One of the great things about living in London is that there are always new things and places to explore – bars, restaurants, shops, exhibitions and, of course, yoga classes. The pop-up phenomenon, where a restaurant or shop opens for a set period in a temporary residence, has been around the the city for a while but recently it seems to have become prevalent in the yoga community. Which is why I’ve found myself twice in the past week on the overground to Shoreditch High Street (surely the spiritual home of the pop-up) before sunrise to try out classes that were only available fleetingly.

Yes, this counts as a yoga studio

Yes, this counts as a yoga studio

First up, a trip to The Old Truman Brewery for a 90 minute vinyasa class with Sarai Harvey-Smith at a pop-up alpine ski lodge complete with jacuzzis. Standard Tuesday morning…  I read about The Jacuzzi Club on the Time Out blog and when I saw that Sarai was teaching at 7am for the three days that it was open (for free!) I decided it was well worth setting my alarm for.

Sarai trained under Sri K. Pattabhi Jois in Mysore and, much to my delight, the class was very Ashtanga based. While a bar might seem a strange place for a yoga class, the dark wood room lit by candlelight  was very relaxing as the sun rose. At the back of the room was a selection of bubbling jacuzzis and, while I’d have liked to have seen the look on my boss’s face when I explained I was late for work because I’d been having a post-yoga hot tub, I sadly didn’t get the chance to try them out.

The stunning Boundary rooftop

The stunning Boundary rooftop

My second early morning trip East was on Friday to head to The Boundary‘s rooftop for a class hosted by Frame in Shoreditch.  As part of their Frame On The Move initiative, the studio has been running classes at Boundary every Friday throughout November and, based on the fact I could only manage to book for the very last one, they seem to have been enormously popular.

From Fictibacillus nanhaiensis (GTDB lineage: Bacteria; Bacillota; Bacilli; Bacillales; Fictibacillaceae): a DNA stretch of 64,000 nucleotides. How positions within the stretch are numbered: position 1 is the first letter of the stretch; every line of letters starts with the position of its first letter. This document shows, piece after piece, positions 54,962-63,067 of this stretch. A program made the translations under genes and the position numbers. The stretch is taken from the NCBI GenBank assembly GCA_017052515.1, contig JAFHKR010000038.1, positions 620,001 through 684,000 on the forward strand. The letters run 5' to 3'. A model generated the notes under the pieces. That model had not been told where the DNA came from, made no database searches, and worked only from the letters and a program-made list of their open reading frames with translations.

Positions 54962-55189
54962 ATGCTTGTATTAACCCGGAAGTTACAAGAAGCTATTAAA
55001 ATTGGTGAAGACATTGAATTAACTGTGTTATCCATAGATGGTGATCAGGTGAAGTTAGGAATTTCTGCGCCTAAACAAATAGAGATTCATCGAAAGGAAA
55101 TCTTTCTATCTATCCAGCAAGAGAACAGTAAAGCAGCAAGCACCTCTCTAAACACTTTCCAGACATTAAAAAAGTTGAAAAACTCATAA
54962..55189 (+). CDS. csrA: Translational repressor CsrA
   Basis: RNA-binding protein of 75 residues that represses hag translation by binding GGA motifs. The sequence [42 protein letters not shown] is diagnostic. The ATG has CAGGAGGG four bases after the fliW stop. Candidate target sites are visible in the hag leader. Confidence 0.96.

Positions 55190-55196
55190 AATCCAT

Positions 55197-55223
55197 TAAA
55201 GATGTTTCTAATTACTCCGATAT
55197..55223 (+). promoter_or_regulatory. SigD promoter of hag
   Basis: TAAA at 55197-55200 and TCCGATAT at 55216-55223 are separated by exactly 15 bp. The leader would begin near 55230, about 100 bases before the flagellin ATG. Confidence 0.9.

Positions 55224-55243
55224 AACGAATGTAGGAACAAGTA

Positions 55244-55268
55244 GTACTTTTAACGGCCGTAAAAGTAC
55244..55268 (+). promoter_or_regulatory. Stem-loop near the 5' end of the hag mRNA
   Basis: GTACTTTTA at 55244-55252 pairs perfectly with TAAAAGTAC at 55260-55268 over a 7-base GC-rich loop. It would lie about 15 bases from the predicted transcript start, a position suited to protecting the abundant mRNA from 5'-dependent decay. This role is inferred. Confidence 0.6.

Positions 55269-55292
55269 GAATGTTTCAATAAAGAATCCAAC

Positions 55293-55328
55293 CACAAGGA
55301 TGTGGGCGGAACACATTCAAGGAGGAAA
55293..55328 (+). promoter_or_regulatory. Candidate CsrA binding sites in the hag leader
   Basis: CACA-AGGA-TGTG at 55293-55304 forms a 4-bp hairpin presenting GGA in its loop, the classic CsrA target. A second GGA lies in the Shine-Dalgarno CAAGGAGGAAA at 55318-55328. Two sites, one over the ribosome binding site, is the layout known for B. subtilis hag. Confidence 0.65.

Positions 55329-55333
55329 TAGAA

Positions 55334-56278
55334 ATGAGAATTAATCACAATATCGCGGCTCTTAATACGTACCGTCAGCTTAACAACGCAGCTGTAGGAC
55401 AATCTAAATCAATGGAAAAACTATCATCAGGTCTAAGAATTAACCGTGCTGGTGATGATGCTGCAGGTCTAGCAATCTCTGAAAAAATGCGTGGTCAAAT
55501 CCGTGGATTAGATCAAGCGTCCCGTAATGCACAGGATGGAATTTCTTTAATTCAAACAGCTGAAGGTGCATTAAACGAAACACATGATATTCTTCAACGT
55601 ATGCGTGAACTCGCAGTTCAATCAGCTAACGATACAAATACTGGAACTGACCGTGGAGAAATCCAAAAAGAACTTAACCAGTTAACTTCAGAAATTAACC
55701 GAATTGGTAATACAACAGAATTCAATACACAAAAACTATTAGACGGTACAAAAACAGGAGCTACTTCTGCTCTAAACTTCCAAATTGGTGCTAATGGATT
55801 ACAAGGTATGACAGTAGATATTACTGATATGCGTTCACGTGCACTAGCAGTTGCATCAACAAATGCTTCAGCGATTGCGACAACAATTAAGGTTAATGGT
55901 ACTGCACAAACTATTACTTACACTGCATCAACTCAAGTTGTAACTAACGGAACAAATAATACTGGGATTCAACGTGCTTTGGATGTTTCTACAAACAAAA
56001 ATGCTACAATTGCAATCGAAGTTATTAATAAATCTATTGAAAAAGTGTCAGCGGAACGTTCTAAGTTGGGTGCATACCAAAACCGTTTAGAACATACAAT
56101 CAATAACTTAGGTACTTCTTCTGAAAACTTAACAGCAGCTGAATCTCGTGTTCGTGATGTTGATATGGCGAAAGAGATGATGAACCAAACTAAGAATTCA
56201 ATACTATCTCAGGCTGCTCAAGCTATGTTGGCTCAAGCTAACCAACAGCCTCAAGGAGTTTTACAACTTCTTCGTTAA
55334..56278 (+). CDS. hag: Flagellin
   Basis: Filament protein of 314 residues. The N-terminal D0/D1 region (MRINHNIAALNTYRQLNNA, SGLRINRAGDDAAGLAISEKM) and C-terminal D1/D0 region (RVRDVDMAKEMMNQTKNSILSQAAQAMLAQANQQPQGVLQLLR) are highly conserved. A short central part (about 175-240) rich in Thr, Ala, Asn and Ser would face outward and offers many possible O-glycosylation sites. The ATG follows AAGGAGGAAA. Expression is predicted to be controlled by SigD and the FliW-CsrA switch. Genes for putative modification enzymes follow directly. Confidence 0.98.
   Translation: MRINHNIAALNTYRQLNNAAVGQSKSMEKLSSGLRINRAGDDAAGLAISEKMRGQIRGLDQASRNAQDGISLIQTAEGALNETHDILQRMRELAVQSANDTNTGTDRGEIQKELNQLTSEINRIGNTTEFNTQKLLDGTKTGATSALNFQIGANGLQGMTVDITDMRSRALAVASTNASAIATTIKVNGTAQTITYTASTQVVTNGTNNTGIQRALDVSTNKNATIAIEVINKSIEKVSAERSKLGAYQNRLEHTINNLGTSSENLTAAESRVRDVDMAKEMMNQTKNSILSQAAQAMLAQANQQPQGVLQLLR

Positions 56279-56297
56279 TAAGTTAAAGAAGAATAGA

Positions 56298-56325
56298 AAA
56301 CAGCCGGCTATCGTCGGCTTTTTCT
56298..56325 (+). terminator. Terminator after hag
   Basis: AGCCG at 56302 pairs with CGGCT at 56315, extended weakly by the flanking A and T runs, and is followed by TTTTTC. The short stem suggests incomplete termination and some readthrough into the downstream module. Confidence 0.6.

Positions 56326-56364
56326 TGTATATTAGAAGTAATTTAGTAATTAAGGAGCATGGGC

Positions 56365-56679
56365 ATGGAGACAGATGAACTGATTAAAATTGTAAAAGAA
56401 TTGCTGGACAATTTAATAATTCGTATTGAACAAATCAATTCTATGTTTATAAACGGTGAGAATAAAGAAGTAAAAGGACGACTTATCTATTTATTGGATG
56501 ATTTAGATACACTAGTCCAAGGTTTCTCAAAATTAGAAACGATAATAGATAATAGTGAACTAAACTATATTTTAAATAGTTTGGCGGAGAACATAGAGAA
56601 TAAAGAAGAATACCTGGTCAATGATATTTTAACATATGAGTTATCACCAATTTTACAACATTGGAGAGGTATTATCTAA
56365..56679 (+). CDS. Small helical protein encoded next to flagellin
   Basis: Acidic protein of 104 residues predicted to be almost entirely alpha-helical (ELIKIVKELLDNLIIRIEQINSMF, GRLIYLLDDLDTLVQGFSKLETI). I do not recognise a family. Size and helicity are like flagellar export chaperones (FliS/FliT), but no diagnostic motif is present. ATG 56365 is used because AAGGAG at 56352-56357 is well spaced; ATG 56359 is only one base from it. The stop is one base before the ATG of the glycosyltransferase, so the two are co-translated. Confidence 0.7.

The rooftop is an amazing space to practice yoga with floor to ceiling windows. Light and airy and lit by the sunrise and fairy lights I had a great view of London during practice, even if it was a grey sky over offices and warehouses rather than anything more iconic.

The space is usually a restaurant and the kitchen was alive on arrival with everyone offered cups of green tea for during and after the class. As you’d expect at 7.30am in late November, it was cold outside and the heaters in the rooftop had been turned on so the room was actually a bit too hot and made the class more tricky than it could have been. My only other criticism was that the music used didn’t seem to be coming from a proper sound system. I couldn’t see what was used to broadcast it but unfortunately it sounded a bit tinny as though being played on a mobile phone…

Breakfast!

Breakfast!

The class attracted a mix of levels but was pitched so that everyone could work at whatever stage suited them. After class I grabbed another green tea, wrapped up in my coat and sat outside on the roof before heading downstairs to Albion to grab my breakfast of bircher museli and OJ that was included in the price of the class – more yoga should come with complimentary food!

Boundary Rooftop Yoga, £16 from Frame. Keep an eye out for more of their pop-up location classes.

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